Winter so far has brought enough bitter cold and snow to make us believe that it’s serious this year. The snowshoeing has been great. I’m thinking of it as the start of training for next summer’s north woods adventure (still in the planning stages).
The word “bombogenesis” had somehow escaped my notice for some 56 years…until yesterday. According to NOAA, the term describes the rapid intensification of a mid-latitude cyclone, measured by its drop in central atmospheric pressure. A drop of 24 millibars or more in 24 hours creates a bomb cyclone like Winter Storm Grayson, whose pressure dropped an incredible 59 millibars as it approached New England yesterday. Skies are still dark here, but soon I’ll head out to start shoveling my way to the garage and our snow blower. As of now, school is open with a 2-hour delay.
Around nine in the morning, the first powdery sprinkling of snow began dusting the ground. As I followed my favorite trail by the swamp to a far hill, I took a last look at the many animal tracks, almost memorized in my traipsing back and forth day after day. Dad had discovered the scene in the photo below, one sunny day last week. “There’s a story!” he exclaimed. Tiny prints of mouse or vole raced for the cover of a hole, the sweep of owl wings marking either the creature’s demise or narrow escape.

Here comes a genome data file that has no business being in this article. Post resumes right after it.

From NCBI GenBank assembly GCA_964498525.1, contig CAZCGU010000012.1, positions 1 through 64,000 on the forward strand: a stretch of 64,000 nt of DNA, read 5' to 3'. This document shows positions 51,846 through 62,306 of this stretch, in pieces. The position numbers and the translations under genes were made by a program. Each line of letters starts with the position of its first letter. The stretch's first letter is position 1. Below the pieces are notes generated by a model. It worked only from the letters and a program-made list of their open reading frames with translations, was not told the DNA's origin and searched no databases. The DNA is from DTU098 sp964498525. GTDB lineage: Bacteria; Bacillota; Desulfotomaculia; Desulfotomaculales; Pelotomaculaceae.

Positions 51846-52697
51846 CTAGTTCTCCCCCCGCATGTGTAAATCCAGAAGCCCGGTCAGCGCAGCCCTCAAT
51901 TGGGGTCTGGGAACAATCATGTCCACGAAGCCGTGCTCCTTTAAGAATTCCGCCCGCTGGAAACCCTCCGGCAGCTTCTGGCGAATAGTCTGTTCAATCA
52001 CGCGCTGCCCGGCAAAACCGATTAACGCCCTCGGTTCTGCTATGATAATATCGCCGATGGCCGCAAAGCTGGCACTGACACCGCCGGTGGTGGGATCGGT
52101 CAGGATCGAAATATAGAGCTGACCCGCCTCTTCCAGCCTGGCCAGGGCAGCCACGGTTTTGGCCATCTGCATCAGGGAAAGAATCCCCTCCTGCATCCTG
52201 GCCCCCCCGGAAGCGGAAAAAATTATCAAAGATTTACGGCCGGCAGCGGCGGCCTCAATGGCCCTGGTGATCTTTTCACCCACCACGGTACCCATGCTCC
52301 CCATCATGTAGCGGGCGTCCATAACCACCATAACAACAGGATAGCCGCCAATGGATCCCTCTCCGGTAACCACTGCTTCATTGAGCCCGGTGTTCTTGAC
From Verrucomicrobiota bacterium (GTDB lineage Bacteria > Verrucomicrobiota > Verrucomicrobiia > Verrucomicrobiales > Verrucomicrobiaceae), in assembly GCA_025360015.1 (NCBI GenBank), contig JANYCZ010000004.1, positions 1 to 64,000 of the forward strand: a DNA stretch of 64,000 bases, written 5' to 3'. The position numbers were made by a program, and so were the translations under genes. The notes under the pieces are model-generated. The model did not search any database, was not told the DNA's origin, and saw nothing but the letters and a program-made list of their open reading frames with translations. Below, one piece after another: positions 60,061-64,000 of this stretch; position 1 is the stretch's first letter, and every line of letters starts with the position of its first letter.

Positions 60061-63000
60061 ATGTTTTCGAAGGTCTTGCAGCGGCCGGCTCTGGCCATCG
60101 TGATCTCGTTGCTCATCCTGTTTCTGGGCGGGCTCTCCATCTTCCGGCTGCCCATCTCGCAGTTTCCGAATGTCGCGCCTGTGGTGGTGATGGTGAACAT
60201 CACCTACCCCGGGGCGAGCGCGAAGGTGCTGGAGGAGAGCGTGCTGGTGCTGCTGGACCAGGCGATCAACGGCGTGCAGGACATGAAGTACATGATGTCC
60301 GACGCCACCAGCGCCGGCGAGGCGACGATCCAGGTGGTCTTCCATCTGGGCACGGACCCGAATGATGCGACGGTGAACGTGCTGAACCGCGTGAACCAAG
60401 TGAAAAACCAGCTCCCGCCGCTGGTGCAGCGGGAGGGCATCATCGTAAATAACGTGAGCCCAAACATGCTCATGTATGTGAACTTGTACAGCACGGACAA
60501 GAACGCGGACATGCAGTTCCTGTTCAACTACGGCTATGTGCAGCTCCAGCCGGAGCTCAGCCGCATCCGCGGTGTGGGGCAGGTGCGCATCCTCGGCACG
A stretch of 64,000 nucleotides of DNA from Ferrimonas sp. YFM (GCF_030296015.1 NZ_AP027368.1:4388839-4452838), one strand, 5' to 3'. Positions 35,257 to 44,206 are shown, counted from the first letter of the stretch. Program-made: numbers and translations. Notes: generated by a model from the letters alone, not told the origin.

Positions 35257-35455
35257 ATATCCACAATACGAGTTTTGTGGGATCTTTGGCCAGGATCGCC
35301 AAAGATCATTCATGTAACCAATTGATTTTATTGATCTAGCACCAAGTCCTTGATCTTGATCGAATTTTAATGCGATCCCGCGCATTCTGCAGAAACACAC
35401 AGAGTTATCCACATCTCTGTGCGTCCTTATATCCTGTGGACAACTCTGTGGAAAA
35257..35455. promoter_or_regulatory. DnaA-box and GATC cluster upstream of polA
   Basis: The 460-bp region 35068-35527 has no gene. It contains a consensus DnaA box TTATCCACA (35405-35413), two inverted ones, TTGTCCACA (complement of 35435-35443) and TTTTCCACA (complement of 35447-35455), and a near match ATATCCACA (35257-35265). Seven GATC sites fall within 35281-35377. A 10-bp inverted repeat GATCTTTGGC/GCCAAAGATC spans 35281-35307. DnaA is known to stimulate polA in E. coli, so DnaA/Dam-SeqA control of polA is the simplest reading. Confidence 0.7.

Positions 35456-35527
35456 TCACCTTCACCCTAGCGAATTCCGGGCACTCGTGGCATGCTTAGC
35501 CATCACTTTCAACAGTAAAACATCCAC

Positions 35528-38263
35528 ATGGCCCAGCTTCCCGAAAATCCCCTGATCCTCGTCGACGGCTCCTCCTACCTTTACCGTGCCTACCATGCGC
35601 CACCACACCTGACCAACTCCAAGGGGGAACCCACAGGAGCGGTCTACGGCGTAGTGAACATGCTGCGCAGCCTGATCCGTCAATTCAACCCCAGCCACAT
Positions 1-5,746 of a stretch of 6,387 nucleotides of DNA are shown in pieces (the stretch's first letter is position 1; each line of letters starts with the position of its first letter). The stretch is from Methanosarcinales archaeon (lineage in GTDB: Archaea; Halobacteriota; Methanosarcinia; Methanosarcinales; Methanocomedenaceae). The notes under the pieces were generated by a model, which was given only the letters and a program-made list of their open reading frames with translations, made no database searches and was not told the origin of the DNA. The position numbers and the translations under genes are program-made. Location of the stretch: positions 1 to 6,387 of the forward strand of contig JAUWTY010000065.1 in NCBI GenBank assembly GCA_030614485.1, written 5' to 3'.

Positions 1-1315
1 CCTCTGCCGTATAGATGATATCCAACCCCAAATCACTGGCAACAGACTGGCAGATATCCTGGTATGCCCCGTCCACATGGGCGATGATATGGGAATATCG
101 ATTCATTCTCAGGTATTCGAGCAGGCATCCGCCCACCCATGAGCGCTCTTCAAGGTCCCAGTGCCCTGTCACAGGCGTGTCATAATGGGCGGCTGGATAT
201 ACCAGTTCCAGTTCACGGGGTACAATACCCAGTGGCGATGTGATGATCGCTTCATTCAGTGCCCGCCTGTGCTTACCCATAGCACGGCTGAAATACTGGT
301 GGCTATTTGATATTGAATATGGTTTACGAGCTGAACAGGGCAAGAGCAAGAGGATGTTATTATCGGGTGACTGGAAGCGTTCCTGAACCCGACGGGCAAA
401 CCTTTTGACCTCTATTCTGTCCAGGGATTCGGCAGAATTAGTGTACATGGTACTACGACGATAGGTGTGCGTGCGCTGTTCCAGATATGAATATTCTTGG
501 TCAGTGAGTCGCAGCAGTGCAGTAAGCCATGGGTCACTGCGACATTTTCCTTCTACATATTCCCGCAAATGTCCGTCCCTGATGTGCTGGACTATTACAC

I ventured out again around one o’clock yesterday. The blizzard conditions were just starting, and snow was quickly reclaiming the forest, even a moving person. The particles bombarded me, an audible pelting against my parka. Once, a gust of wind gave a hint of the fury soon to follow and I thought of turning back, but didn’t. I was warm, the temperature thirty degrees warmer than on some recent days. At the same far hill, I turned around, the tracks I’d made already blurring into fluffy whiteness.
Trudging home, I could still faintly see depressions from the ski poles that my daughter Megan had used on Christmas week. Soon, they, too, would be buried, our ramblings just a pleasant memory of a week of family fun. The woods tomorrow will be all new.